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About jimangie1973

  • Birthday 01/01/1973

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    FL, USA

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  1. Handy, I agree with the 1st paragragh you wrote. The rest not so much... SSRIs take a long time to work. Coming to a conclusion before 3 months is premature. In my case, SSRI plus Buspirone has been miraculous. I really have almost zero anxiety/OCD. Without these drugs, I was, and still would be, a total basket case. Give the med time. You may need to increase dosage to respond. I require 30mg Escitalopram. In my case, the difference between 20mg and 30mg was huge. Best of luck, Jim :>}
  2. Hi Miranda, Sorry to hear you're having a bit of a relapse. I know this theme all too well. I think it will help you to consciously determine what your primary fear is, or if there is more than one main fear. It sounds like you fear that you're going to stop breathing if you stop focusing on it. This is totally different than fearing that you can't stop focusing on it. In my case, the theme is 100% the latter. Either way, the start to feeling better is working on accepting the thoughts. You know for a fact that you won't actually stop breathing when you stop focusing on it. For this one, try to accept that you have an irrational fear driven by OCD. For the fear of constant focus on breathing, start by allowing it to be there as much as possible. Hope you feel better soon. Jim
  3. Yes that's true. Just don't overdue it or you may have bad anxiety the next morning. Beer festival is a rough environment for light drinking.
  4. Please give it more time. SSRIs take a really long time to fully kick in. In my case, it was over 2 months but definitely worth it.
  5. I guess it depends on how much of your day is being occupied with the thoughts and reactions. If you're doing "bring it on" most of the day, OCD is front and center all the time. I'm just saying it can be helpful to try to live your life without purposely staying focused on the OCD.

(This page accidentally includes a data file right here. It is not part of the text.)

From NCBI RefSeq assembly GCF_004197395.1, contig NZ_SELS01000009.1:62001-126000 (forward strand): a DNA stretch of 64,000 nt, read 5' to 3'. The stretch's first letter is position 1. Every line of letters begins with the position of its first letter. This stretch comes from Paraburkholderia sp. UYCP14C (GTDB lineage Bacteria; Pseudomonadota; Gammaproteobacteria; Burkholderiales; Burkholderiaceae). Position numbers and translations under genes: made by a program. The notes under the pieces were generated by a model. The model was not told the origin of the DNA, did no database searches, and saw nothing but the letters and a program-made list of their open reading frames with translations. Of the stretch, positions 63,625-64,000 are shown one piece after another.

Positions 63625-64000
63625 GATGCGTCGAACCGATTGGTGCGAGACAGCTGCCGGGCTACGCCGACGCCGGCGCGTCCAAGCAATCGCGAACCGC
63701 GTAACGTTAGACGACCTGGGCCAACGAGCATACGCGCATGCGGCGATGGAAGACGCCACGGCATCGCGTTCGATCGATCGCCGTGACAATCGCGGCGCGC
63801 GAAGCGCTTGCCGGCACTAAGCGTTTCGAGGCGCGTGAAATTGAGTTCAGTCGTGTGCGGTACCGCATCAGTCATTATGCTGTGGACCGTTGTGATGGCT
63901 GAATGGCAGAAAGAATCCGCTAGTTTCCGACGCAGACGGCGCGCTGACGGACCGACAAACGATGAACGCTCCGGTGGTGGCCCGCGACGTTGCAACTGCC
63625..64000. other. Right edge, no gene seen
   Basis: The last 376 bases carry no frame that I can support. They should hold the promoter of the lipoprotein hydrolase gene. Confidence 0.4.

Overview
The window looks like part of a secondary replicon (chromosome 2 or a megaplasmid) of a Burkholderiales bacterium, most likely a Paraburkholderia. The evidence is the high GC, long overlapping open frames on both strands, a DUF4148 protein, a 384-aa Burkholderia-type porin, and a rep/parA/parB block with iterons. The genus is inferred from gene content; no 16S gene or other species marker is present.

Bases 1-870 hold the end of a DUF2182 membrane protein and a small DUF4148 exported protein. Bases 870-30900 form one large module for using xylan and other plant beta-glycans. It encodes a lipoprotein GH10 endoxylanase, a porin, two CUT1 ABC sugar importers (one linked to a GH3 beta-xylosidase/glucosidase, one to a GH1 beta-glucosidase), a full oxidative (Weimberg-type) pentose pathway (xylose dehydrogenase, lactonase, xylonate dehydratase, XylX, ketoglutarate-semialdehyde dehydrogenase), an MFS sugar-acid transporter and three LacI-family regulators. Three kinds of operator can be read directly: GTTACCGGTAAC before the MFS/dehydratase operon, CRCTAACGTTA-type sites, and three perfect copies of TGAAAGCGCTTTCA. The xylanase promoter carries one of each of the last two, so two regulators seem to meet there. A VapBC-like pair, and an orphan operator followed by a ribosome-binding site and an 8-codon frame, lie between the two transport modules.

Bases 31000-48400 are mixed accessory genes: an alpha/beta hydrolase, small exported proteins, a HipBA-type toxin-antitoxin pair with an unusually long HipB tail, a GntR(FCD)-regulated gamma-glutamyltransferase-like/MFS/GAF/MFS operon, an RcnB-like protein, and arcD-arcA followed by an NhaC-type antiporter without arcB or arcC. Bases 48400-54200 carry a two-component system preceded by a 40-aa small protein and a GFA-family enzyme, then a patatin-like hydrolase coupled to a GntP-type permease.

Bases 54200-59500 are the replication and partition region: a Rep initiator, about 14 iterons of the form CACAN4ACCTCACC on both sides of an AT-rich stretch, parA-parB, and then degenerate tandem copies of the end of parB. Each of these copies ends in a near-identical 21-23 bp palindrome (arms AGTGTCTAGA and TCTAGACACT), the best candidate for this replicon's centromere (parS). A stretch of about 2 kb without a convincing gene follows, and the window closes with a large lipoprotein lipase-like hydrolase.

6. I'd reserve the "bring it on" approach for designated ERP sessions of 15-30 minutes/day. Outside this time just accept the thought's presence and gently try to refocus. Constant "bring it on" can be counterproductive in my experience.
  7. I take it as needed, like a benzo without the dependence issues. I take 25-50 mg. Reduces anxiety and knocks me out.
  8. Both very true. Thanks for the link you posted earlier. Very good stuff.
  9. Thank you so much for the great reply Cub. I'm feeling better from reading it, and from getting some sunlight. It also help me to talk about it with my wife. Something about not being all alone in this really helps. Thanks also for the canine compliment. We have two German Shorthair Pointers. I don't really get any self hate, self loathing, or guilt with my OCD. It's mainly pure fear which leads to horrid frustration and negativity during bad times. Even so, the OCD definitely feeds on negativity and unfortunately I'm not good at keeping it from spiraling out of control. In fact, that's one of my fears. The loneliness of night with the racing obsessive mind is really tough. Jim
  10. I woke up at about 3:30 this morning and felt fine initially. I've been doing pretty good with my OCD. I started thinking about a negative thing that happened yesterday. This shifted to my obsession abruptly and I was unable to sleep from then on. I got that sick feeling in my gut from the frustration and fear. I don't know if I'm getting sick but I got nauseous started dry heaving. Horrible negative feelings. Any others get this nasty negativity? If so, any recommendations on dealing with it?
  11. SSRIs often increase anxiety for the first few weeks before kicking in. They do for me bigtime, and they can also cause insomnia during this time. If you can hang in there, you'll likely benefit.
  12. Hope your therapy session goes well. I know that feeling of things falling out of control. Try to remember this is not a permanent thing. You will get back on track. It may seem impossible now, but it's definitely not!
  13. Are you seeing a GP or a Psy doc? I would definitely get to a Psy doc if possible. There's a lot of med options to help reduce your anxiety so you can get to a stable place. Hope you feel better soon.
  14. Yes it feels great when you get the upper hand!
  15. Great job! When you first start ignoring it, it's really tough because it definitely steps up its game. But it's all just YOU! It's really just your mind's insecurity about being able to stop the OCD bully at last. Stay strong. You CAN!
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